There are only a few remaining places in the country such as Maducayan which host old growth, dipterocarp forests. The country’s once vast and pristine primary forests were mostly logged and mined just after World War II.
Today, the remaining forests are becoming a come-on for eco-trekkers, adventurers, or nature lovers. If sustainably managed, these forests could help in boosting local economy. Ecotourism, for one, is becoming a popular industry that interlinks environmental conservation with community-based development.
Maducayan, Natonin is among these frontiers. Considered as one of the remotest barangays of Natonin in Mountain Province, it has a population of more or less 500. Their primary occupation is farming rice on well-irrigated paddies.
Trailing to Maducayan
I have been visiting Maducayan several times to assist a friend in documenting its destinations which are potential for ecotourism.
There is no transportation heading straight to the village. From the national highway, one would have to literally walk for more or less two hours to reach the first sitio.
The route to the first sitio is a local road which remains uncompleted. According to Mr. Maximo Latugan, former barangay captain, they proposed the road to end at the first sitio to protect their forests and water sources.
Land of Dense Forests
Maducayan is a land of lush forests, mainly of dipterocarp species. Thanks to the Pinuchu, a local forest conservation system that has long been practiced by the I-Maducayan.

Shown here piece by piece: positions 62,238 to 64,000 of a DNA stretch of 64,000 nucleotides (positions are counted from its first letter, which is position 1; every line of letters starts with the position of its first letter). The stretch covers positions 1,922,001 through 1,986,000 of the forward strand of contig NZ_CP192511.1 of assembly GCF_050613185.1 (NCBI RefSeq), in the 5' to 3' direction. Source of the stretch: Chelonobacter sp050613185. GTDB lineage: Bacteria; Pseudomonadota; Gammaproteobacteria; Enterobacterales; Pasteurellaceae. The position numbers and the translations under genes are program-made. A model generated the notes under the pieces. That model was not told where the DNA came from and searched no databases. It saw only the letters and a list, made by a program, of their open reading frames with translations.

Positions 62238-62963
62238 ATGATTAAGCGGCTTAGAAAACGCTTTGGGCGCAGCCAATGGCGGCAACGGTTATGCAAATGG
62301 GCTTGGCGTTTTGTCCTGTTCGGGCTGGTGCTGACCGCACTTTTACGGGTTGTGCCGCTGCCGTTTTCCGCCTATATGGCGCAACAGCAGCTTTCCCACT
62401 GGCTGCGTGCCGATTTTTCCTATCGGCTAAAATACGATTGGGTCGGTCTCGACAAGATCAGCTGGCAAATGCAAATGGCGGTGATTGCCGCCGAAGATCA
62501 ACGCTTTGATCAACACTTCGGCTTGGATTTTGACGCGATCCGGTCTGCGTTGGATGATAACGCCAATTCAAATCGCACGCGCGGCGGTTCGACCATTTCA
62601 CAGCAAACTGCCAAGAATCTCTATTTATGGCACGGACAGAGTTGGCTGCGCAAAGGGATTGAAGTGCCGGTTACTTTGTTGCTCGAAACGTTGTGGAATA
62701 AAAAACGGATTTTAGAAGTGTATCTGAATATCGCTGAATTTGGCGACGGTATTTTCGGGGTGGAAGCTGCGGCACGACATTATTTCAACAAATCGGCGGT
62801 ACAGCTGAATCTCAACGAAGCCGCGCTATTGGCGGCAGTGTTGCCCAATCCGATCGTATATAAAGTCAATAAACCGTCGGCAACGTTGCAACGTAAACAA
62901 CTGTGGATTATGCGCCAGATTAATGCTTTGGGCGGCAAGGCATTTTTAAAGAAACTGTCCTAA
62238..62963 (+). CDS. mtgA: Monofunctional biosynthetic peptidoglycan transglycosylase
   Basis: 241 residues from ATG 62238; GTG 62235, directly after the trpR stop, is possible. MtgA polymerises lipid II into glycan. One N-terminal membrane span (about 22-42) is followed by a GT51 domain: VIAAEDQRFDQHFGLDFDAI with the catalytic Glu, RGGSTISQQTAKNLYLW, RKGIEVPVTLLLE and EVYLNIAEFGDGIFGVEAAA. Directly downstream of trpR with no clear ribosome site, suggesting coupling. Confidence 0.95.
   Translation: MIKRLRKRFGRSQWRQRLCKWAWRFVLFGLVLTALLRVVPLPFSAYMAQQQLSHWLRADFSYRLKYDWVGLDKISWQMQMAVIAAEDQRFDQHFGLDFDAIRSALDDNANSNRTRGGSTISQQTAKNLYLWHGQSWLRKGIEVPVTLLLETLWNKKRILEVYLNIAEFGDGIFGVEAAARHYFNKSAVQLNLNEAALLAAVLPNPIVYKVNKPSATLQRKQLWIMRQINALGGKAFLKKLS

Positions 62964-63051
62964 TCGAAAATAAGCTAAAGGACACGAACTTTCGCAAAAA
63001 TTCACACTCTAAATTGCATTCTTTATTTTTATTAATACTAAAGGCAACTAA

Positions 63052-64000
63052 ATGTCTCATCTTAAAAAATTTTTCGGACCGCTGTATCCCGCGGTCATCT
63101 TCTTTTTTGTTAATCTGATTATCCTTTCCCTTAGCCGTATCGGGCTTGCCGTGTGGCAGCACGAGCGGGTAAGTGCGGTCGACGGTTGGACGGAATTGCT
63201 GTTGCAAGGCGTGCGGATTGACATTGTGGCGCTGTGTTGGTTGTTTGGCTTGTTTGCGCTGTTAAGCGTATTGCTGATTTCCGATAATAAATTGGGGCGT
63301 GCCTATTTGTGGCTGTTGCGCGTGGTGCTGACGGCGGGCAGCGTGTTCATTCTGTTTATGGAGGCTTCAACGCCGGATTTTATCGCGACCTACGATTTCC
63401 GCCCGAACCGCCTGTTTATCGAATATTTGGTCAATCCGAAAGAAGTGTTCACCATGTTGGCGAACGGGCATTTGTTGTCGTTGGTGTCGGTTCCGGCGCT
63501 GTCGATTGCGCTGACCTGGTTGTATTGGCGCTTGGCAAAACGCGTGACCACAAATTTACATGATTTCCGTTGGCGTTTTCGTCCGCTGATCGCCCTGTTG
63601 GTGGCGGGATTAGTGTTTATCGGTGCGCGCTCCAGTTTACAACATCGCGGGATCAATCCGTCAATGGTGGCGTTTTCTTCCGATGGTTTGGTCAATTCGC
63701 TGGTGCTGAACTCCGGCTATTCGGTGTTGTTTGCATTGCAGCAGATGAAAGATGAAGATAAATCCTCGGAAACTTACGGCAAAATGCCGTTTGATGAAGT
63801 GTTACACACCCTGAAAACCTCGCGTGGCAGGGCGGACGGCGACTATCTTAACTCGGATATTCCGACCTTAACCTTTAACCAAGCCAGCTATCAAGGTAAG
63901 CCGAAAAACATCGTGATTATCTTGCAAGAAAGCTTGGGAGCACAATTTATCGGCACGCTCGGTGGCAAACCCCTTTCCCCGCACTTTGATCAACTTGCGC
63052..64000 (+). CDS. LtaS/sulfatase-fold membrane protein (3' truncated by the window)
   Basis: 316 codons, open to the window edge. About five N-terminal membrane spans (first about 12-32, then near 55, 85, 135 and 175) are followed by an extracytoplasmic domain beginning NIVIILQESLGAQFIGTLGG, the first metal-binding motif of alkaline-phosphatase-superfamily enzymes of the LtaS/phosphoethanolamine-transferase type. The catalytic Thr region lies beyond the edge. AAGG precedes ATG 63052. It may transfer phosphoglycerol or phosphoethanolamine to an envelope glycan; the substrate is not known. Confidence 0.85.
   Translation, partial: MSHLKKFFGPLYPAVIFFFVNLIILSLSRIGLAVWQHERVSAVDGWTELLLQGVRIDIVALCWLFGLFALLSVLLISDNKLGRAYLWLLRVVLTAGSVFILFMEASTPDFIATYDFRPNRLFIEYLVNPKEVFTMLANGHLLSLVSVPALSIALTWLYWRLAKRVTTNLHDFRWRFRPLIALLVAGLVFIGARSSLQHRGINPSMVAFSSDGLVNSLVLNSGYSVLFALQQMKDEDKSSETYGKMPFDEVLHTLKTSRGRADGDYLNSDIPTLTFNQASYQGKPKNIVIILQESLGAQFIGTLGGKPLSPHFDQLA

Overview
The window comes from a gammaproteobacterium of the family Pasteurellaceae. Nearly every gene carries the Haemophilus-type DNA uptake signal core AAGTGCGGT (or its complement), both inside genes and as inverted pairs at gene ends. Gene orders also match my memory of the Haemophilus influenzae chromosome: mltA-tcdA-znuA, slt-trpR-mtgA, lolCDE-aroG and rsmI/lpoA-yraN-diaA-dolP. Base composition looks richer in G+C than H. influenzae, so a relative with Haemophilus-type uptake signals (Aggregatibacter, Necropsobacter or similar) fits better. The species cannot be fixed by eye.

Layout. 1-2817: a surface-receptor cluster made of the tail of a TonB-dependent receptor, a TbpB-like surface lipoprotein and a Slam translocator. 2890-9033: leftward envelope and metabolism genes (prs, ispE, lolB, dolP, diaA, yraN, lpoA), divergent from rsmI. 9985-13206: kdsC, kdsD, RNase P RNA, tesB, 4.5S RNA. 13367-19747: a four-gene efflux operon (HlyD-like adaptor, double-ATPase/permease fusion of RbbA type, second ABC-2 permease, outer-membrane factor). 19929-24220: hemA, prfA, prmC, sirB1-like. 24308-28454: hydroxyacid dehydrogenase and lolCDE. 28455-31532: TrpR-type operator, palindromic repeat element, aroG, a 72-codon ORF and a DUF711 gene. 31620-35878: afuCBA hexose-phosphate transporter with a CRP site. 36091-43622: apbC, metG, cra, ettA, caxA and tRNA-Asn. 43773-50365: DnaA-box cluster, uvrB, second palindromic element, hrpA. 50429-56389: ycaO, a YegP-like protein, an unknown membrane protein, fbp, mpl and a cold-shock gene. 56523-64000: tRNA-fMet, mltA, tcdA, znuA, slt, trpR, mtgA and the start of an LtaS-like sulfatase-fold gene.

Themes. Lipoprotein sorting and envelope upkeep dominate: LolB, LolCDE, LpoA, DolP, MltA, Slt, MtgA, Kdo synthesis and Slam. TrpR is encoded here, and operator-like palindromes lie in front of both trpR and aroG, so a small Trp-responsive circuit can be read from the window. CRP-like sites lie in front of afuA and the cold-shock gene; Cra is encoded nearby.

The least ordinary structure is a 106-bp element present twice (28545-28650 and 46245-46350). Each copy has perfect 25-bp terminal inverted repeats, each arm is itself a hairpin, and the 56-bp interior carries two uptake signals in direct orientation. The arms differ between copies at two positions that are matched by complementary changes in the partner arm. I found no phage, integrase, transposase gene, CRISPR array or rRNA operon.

The forests of Maducayan contain some of the largest tropical tree species. Among them are the premium white lauan, almaciga and narra. Commercial logging depleted these in other areas across the country.
These forests are also a home to various wildlife species such deer, wild pigs, monitor lizards, monkeys, and different kinds of birds.
The “Silent Mountain” of Maducayan
Maducayan is home to the locally-famed Mt. Finaratan, also known as the silent mountain. It is aptly named so because its peak is devoid of bird’s sounds.
According to a local legend, Kabunian (Igorot God) was disturbed by wildlife noises when He descended on the mountain. He then ordered them to keep quiet. Until today, one could barely hear sounds of any wildlife while atop the mountain.
Mt. Finaratan stands at more than 1,800 meters overlooking Maducayan’s ancestral domains. Beautiful mossy forests cover its higher elevation. On clear, sunny days, one could have a panoramic view of the forested mountain ranges of Barlig and neighboring Kalinga province .
The hike to Mt. Finaratan takes five to six hours from the jump-off point sitio. Along the way, there are small caves which serve as sleeping quarters for hunters.
During rainy season, the trail to Mt. Finaratan also becomes infested with leeches. Aww. May seem scary and daunting. But for me, these were thrills that made my trek worth it.
There is More to Maducayan, Natonin
Additionally, waterfalls abound in Maducayan because of its numerous brooks and streams. Agomoyamoy falls is one among these. It is a multi-layered falls cascading like a bridal veil on the face of a forested mountain. It takes hours of hike along hunter’s trails to get here.